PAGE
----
Powered by NewsLook.com
Asteroid's Timing Was 'Colossal Bad Luck' For The Dinosaurs

Asteroid's Timing Was 'Colossal Bad Luck' For The Dinosaurs

Newsy (July 28, 2014) The asteroid that killed the dinosaurs struck at the worst time for them. A new study says that if it hit earlier or later, they might've survived. Video provided by Newsy
Powered by NewsLook.com
Raw: Sea Turtle Hatchlings Emerge from Nest

Raw: Sea Turtle Hatchlings Emerge from Nest

AP (July 27, 2014) A live-streaming webcam catches loggerhead sea turtle hatchlings emerging from a nest in the Florida Keys. (July 27) Video provided by AP
Powered by NewsLook.com

Search ScienceDaily

Number of stories in archives: 140,361

Find with keyword(s):
Enter a keyword or phrase to search ScienceDaily for related topics and research stories.

Save/Print:
Share:

Breaking News:
from the past week

In Other News

... from NewsDaily.com

Science News

Health News

Environment News

Technology News



Save/Print:
Share:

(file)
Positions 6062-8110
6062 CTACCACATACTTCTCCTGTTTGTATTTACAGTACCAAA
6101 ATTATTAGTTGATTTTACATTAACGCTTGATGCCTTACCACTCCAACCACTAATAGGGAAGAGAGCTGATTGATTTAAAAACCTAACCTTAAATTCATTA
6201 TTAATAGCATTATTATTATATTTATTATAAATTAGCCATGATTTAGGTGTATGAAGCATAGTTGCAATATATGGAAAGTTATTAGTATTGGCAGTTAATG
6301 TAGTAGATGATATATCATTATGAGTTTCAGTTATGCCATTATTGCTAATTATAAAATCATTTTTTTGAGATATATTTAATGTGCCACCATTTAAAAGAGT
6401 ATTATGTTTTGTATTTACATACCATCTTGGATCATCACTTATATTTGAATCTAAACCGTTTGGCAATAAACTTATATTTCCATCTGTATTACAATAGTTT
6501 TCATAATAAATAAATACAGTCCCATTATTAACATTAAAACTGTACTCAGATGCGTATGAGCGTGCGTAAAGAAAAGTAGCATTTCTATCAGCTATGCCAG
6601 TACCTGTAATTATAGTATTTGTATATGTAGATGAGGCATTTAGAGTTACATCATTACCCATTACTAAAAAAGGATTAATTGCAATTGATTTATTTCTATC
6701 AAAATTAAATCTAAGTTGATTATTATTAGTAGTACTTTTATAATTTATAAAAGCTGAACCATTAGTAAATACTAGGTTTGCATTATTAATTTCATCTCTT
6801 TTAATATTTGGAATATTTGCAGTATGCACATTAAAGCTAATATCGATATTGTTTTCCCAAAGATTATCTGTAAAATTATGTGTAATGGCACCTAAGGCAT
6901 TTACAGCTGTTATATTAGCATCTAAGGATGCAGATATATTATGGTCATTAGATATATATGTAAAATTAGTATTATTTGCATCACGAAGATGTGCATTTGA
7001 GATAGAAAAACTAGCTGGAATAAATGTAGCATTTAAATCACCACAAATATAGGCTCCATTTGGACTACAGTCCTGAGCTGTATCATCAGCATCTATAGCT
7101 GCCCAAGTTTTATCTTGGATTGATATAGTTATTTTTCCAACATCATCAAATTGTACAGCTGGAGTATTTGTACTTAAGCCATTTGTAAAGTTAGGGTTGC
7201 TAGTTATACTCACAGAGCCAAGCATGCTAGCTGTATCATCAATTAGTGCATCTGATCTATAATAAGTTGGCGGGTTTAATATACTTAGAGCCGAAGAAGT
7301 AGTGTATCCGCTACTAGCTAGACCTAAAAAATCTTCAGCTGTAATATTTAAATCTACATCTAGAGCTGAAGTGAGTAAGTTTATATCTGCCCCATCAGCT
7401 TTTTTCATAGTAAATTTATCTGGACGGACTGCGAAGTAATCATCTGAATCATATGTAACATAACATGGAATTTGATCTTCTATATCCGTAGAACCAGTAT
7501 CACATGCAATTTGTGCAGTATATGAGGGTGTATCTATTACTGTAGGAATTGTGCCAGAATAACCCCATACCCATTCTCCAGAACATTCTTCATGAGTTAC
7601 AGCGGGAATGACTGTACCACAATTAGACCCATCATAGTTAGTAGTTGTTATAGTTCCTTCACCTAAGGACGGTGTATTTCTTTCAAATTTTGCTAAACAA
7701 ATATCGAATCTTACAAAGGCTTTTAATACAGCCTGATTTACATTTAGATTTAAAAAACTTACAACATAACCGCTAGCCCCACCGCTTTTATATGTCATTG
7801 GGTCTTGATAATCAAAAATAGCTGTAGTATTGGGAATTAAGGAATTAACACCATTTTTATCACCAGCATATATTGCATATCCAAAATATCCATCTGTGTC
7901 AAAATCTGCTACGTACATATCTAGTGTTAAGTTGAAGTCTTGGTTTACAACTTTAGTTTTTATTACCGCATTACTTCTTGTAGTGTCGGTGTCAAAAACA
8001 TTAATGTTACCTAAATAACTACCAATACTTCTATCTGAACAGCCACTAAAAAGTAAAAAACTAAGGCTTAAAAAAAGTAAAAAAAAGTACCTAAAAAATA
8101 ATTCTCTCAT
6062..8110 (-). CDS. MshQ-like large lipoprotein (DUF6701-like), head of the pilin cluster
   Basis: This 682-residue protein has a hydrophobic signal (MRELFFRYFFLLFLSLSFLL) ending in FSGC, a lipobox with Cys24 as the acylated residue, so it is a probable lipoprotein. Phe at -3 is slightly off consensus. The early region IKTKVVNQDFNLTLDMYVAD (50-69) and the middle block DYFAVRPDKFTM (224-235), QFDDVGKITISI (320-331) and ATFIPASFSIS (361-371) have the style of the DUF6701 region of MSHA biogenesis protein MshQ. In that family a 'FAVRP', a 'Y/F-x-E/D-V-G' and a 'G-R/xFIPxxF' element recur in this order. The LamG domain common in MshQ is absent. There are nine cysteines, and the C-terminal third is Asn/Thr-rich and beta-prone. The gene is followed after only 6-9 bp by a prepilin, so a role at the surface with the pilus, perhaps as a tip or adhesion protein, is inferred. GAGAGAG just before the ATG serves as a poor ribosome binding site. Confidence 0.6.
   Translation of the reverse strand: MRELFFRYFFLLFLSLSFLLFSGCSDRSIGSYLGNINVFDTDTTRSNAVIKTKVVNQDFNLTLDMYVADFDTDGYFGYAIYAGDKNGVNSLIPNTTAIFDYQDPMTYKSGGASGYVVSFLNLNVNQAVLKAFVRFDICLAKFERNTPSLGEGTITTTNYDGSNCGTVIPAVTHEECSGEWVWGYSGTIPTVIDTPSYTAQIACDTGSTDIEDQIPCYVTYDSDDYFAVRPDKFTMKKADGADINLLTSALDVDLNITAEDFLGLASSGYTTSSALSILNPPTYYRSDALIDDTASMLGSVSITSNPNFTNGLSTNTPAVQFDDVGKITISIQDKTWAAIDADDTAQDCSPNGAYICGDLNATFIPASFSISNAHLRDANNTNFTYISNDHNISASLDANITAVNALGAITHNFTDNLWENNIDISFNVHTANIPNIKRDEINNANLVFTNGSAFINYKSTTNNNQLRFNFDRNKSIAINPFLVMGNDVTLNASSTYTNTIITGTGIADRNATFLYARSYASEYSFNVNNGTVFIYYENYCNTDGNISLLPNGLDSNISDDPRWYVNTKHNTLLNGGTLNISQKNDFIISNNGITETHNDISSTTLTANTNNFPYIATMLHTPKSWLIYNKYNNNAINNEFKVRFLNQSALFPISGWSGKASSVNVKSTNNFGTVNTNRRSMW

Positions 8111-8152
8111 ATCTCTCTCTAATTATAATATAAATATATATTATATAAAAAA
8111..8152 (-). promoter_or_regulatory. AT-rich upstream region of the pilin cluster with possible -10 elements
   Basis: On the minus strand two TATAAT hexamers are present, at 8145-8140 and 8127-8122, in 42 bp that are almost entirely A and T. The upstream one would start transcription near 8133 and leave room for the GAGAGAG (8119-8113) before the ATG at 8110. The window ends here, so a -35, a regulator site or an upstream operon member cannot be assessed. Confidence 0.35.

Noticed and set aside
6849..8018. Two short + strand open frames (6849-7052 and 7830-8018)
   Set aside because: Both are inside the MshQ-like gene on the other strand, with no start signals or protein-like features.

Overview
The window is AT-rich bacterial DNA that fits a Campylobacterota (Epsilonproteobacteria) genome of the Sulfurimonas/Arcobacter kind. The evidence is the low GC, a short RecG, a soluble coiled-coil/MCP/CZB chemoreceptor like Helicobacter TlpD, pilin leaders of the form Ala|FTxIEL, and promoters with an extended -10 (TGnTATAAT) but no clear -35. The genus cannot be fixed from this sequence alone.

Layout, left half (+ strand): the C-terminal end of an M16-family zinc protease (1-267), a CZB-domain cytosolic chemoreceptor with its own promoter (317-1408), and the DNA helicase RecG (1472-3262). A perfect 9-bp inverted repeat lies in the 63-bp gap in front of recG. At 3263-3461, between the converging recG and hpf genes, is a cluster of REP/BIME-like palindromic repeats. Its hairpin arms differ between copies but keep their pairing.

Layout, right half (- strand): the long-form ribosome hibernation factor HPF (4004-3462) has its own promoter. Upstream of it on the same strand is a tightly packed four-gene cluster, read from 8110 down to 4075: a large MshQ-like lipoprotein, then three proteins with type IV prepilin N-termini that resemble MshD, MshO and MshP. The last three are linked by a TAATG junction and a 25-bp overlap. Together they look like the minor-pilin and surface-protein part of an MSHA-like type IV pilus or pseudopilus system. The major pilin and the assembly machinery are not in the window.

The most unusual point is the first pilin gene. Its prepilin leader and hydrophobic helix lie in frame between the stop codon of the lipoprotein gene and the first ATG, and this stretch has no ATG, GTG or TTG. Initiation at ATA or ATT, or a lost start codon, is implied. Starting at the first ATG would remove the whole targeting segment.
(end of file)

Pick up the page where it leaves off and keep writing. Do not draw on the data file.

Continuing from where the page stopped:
Free Subscriptions


Get the latest science news with ScienceDaily's free email newsletters, updated daily and weekly. Or view hourly updated newsfeeds in your RSS reader:

Get Social & Mobile


Keep up to date with the latest news from ScienceDaily via social networks and mobile apps:

Have Feedback?


Tell us what you think of ScienceDaily -- we welcome both positive and negative comments. Have any problems using the site? Questions?
Mobile: iPhone Android Web
Follow: Facebook Twitter Google+
Subscribe: RSS Feeds Email Newsletters
Latest Headlines Health & Medicine Mind & Brain Space & Time Matter & Energy Computers & Math Plants & Animals Earth & Climate Fossils & Ruins